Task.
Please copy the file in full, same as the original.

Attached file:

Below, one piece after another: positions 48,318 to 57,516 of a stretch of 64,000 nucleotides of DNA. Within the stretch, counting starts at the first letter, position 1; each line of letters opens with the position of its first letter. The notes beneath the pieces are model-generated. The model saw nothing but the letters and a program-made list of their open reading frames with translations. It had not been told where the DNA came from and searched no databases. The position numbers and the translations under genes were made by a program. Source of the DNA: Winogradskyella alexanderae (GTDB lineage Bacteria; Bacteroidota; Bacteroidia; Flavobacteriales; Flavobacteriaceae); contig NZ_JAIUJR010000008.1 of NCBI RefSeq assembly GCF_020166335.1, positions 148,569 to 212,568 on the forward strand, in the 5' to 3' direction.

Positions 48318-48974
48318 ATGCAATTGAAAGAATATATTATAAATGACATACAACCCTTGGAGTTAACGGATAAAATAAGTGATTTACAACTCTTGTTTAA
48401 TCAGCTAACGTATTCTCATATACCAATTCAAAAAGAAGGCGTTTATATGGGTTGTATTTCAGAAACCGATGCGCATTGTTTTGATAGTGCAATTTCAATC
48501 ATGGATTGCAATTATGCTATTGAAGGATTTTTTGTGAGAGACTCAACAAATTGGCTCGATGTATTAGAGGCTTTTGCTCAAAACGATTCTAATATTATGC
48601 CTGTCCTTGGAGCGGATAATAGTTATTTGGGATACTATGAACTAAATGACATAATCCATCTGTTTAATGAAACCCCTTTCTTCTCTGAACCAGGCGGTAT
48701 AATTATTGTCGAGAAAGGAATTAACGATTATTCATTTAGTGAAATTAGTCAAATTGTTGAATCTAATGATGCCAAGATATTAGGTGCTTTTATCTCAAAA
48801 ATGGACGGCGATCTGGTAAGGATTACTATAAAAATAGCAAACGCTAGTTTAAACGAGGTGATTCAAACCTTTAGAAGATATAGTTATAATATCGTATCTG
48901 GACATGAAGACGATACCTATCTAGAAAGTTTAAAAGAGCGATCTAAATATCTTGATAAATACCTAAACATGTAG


Below, one piece after another: positions 48,318 to 57,516 of a stretch of 64,000 nucleotides of DNA. Within the stretch, counting starts at the first letter, position 1; each line of letters opens with the position of its first letter. The notes beneath the pieces are model-generated. The model saw nothing but the letters and a program-made list of their open reading frames with translations. It had not been told where the DNA came from and searched no databases. The position numbers and the translations under genes were made by a program. Source of the DNA: Winogradskyella alexanderae (GTDB lineage Bacteria; Bacteroidota; Bacteroidia; Flavobacteriales; Flavobacteriaceae); contig NZ_JAIUJR010000008.1 of NCBI RefSeq assembly GCF_020166335.1, positions 148,569 to 212,568 on the forward strand, in the 5' to 3' direction.

Positions 48318-48974
48318 ATGCAATTGAAAGAATATATTATAAATGACATACAACCCTTGGAGTTAACGGATAAAATAAGTGATTTACAACTCTTGTTTAA
48401 TCAGCTAACGTATTCTCATATACCAATTCAAAAAGAAGGCGTTTATATGGGTTGTATTTCAGAAACCGATGCGCATTGTTTTGATAGTGCAATTTCAATC
48501 ATGGATTGCAATTATGCTATTGAAGGATTTTTTGTGAGAGACTCAACAAATTGGCTCGATGTATTAGAGGCTTTTGCTCAAAACGATTCTAATATTATGC
48601 CTGTCCTTGGAGCGGATAATAGTTATTTGGGATACTATGAACTAAATGACATAATCCATCTGTTTAATGAAACCCCTTTCTTCTCTGAACCAGGCGGTAT
48701 AATTATTGTCGAGAAAGGAATTAACGATTATTCATTTAGTGAAATTAGTCAAATTGTTGAATCTAATGATGCCAAGATATTAGGTGCTTTTATCTCAAAA
48801 ATGGACGGCGATCTGGTAAGGATTACTATAAAAATAGCAAACGCTAGTTTAAACGAGGTGATTCAAACCTTTAGAAGATATAGTTATAATATCGTATCTG
48901 GACATGAAGACGATACCTATCTAGAAAGTTTAAAAGAGCGATCTAAATATCTTGATAAATACCTAAACATGTAG